Understanding Resolution in Photography

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Understanding Resolution in Photography

Understanding Resolution in Photography

This tutorial is the second in a multi-part series covering Aspect Ratios, Resolution, and Cropping vs. Resizing.

Resolution is one of those non-intuitive things that all digital photographers have to figure out eventually.  Why?  Because resolution has a direct effect on the quality of your printed photos.

Resolution is the number of pixels a digital image contains. This number is measured in megapixels.  If you buy a 17 megapixel camera, this means that the highest quality image that camera can produce will have 17 million pixels.  Think about a 4×6 with 17 million pixels – those pixels are going to be so tiny that you can’t see them, and your photo is going to look natural and realistic.

Say, however that the same 4×6 only has 100 pixels.  Divide that image up into 100 boxes, and fill in each box with a color.  Your image will look like a bunch of squares and will bear little resemblance to your subject.  This is what we call a pixelated image.

When we refer to printed images, we discuss resolution in terms of dots per inch (or DPI). DPI refers to the number of color dots your printer puts into every inch of your image.

When we are talking about images on the internet, computer screens, tvs, etc, we discuss resolution in terms of pixels per inch (or PPI).

There are a couple of important questions for us as digital photographers.

First, how big can I make my image before it becomes pixel-y looking? In other words, does my digital file have enough pixels that can stretch across a large image without becoming visible to the eye?  The maximum print size of your image is limited by the number of pixels your camera put into it.  (Now, there are ways to add new pixels in Photoshop so that you can enlarge your image even further, but that’s a discussion for someone else to lead!)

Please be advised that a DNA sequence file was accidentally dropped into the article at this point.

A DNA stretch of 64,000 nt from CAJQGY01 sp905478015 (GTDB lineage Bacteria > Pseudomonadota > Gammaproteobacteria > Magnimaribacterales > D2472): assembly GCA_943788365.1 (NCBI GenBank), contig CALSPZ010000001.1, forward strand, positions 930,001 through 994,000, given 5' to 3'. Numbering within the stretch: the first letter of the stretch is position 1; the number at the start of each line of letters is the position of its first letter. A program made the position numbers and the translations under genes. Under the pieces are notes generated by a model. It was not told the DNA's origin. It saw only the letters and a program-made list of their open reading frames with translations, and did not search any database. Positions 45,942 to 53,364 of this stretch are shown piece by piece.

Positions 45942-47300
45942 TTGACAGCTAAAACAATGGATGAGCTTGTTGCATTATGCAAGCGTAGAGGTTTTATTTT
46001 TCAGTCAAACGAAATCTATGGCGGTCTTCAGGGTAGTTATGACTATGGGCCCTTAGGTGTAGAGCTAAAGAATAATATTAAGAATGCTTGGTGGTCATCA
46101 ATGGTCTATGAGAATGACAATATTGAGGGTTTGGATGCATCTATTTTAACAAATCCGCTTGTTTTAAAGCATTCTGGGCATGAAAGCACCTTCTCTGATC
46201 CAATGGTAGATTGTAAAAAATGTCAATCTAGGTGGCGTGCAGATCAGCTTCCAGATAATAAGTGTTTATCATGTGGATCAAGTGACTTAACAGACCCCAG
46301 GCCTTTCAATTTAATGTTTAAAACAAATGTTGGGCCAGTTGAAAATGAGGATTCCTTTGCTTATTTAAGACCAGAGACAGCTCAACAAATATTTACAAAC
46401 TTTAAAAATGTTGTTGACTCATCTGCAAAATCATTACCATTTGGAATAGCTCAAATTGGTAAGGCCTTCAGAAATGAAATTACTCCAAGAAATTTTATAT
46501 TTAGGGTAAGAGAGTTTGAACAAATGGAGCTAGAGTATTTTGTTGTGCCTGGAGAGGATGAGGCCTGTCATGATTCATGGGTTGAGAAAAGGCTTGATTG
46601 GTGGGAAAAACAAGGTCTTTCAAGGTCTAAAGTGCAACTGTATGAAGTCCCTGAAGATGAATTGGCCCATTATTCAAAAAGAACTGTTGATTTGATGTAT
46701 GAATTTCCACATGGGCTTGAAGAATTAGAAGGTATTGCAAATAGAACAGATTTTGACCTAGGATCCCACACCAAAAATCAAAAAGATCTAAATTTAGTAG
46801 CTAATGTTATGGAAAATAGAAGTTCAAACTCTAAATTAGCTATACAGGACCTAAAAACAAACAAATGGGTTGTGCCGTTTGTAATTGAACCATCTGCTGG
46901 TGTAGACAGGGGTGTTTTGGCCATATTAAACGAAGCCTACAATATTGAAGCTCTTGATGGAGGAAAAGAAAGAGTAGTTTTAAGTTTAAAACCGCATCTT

Let’s return to the example of the 4×6.  Say that this image is 2400 pixels wide.  2400 divided by 6 inches = 400 pixels per inch.  That is more than enough to produce a quality print.

However, say we wanted to enlarge that 4×6 to a 40 x 60.  Now we have to divide 2400 pixels by 60 inches, giving us 40 pixels per inch.  That is not going to be a pretty print.

As far as the optimal DPI for a good print, it depends on the printer.  Photo labs or your home printer should have recommendations for you.  When I print, I aim for a minimum resolution of 240 DPI.

The 2nd question for digital photographers is, “What is the optimal size for displaying my pictures on the internet or emailing them?” The maximum PPI that that monitors, TVs, and other screens can display is 72 PPI.   If your image has a PPI larger than 72, those extra pixels are essentially wasted space.  This is an issue because they are going to slow down your upload and download times on the internet, and take up valuable hard drive space.

Technically, an image that is imported from a camera doesn’t have a DPI/or PPI setting.   But our importing software often assigns one for us, and sometimes cameras program a resolution number into the EXIF data of an image.  To get a good print, you might need to change this resolution of your SOOC picture, or you might not.

To view the current resolution/PPI of your image, type control+alt+i (command+opt+i on Mac) in either Photoshop or Photoshop Elements.  That is option+command+i on Macs.

Note that the resolution is only 72 PPI, but the width is 24 inches.  If I were to print it right now, as a small print, say 4×6 we would be fine.  If I tried printing it as a 24×36 with only 72 pixels per inch, it would be very pixelated.  To increase the resolution:

  1. Make sure Constrain Proportions is on
  2. Turn off Resample Image
  3. Change the resolution to your ideal print setting

Now you can see that the width of the image has changed to 7.2 inches wide.  Note that the pixel dimensions have not changed – we have not added or subtracted pixels because Resample Image was turned off.

How big could I print this image?  It depends on the printer’s minimum resolution and whether I trust Photoshop to “Resample” the image by creating new pixels and trying to guess what they should look like.  (I usually don’t!)  I could probably push this image to a resolution of about 200 or so to get a larger print that still looks good. Consult your photo lab when printing larger prints to be sure you have enough information.

We’ve almost completed our journey to simplifying aspect ratio, resolution, cropping and resizing.  Any questions?

Want more information like this?  Take one of Jodi’s online Photoshop classes or Erin’s online Elements classes offered by MCP Actions.  Erin can also be found at Texas Chicks Blogs and Pics, where she documents her photography journey and caters to the Photoshop Elements crowd.

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Understanding Resolution in Photography